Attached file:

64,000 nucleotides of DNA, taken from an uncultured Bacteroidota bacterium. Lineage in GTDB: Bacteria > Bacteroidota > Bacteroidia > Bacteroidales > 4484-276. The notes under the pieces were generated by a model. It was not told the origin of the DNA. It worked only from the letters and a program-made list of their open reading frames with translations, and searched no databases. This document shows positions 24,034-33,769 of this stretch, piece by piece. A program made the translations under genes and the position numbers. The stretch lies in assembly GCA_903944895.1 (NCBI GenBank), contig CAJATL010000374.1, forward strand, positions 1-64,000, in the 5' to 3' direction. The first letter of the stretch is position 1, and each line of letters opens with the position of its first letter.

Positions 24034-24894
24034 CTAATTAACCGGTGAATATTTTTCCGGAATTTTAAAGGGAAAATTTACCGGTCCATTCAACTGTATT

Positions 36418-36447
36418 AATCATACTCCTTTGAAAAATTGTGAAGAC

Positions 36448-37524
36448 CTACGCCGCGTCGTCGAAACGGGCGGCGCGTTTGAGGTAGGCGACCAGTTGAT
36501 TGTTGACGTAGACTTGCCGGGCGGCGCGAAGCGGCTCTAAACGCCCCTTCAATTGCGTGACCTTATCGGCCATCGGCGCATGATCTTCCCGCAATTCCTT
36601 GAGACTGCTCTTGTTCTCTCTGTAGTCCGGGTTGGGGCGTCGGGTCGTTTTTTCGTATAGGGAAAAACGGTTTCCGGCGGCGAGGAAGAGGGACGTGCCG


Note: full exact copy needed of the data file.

64,000 nucleotides of DNA, taken from an uncultured Bacteroidota bacterium. Lineage in GTDB: Bacteria > Bacteroidota > Bacteroidia > Bacteroidales > 4484-276. The notes under the pieces were generated by a model. It was not told the origin of the DNA. It worked only from the letters and a program-made list of their open reading frames with translations, and searched no databases. This document shows positions 24,034-33,769 of this stretch, piece by piece. A program made the translations under genes and the position numbers. The stretch lies in assembly GCA_903944895.1 (NCBI GenBank), contig CAJATL010000374.1, forward strand, positions 1-64,000, in the 5' to 3' direction. The first letter of the stretch is position 1, and each line of letters opens with the position of its first letter.

Positions 24034-24894
24034 CTAATTAACCGGTGAATATTTTTCCGGAATTTTAAAGGGAAAATTTACCGGTCCATTCAACTGTATT

Positions 36418-36447
36418 AATCATACTCCTTTGAAAAATTGTGAAGAC

Positions 36448-37524
36448 CTACGCCGCGTCGTCGAAACGGGCGGCGCGTTTGAGGTAGGCGACCAGTTGAT
36501 TGTTGACGTAGACTTGCCGGGCGGCGCGAAGCGGCTCTAAACGCCCCTTCAATTGCGTGACCTTATCGGCCATCGGCGCATGATCTTCCCGCAATTCCTT
36601 GAGACTGCTCTTGTTCTCTCTGTAGTCCGGGTTGGGGCGTCGGGTCGTTTTTTCGTATAGGGAAAAACGGTTTCCGGCGGCGAGGAAGAGGGACGTGCCG